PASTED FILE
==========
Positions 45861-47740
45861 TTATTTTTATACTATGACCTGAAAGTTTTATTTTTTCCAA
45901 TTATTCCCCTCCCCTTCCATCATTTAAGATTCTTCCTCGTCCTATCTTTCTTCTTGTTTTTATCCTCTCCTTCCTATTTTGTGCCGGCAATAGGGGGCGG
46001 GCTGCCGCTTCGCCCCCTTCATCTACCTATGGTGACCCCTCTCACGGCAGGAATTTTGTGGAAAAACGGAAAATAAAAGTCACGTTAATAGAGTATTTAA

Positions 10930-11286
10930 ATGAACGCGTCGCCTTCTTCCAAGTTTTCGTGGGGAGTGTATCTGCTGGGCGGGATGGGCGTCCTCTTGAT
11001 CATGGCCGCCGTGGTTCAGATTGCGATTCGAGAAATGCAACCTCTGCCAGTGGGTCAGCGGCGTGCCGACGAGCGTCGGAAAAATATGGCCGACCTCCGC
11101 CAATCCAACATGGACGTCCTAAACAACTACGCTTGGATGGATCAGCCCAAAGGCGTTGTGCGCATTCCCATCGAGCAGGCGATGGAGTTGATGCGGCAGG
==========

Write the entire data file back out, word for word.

Positions 45861-47740
45861 TTATTTTTATACTATGACCTGAAAGTTTTATTTTTTCCAA
45901 TTATTCCCCTCCCCTTCCATCATTTAAGATTCTTCCTCGTCCTATCTTTCTTCTTGTTTTTATCCTCTCCTTCCTATTTTGTGCCGGCAATAGGGGGCGG
46001 GCTGCCGCTTCGCCCCCTTCATCTACCTATGGTGACCCCTCTCACGGCAGGAATTTTGTGGAAAAACGGAAAATAAAAGTCACGTTAATAGAGTATTTAA

Positions 10930-11286
10930 ATGAACGCGTCGCCTTCTTCCAAGTTTTCGTGGGGAGTGTATCTGCTGGGCGGGATGGGCGTCCTCTTGAT
11001 CATGGCCGCCGTGGTTCAGATTGCGATTCGAGAAATGCAACCTCTGCCAGTGGGTCAGCGGCGTGCCGACGAGCGTCGGAAAAATATGGCCGACCTCCGC
11101 CAATCCAACATGGACGTCCTAAACAACTACGCTTGGATGGATCAGCCCAAAGGCGTTGTGCGCATTCCCATCGAGCAGGCGATGGAGTTGATGCGGCAGG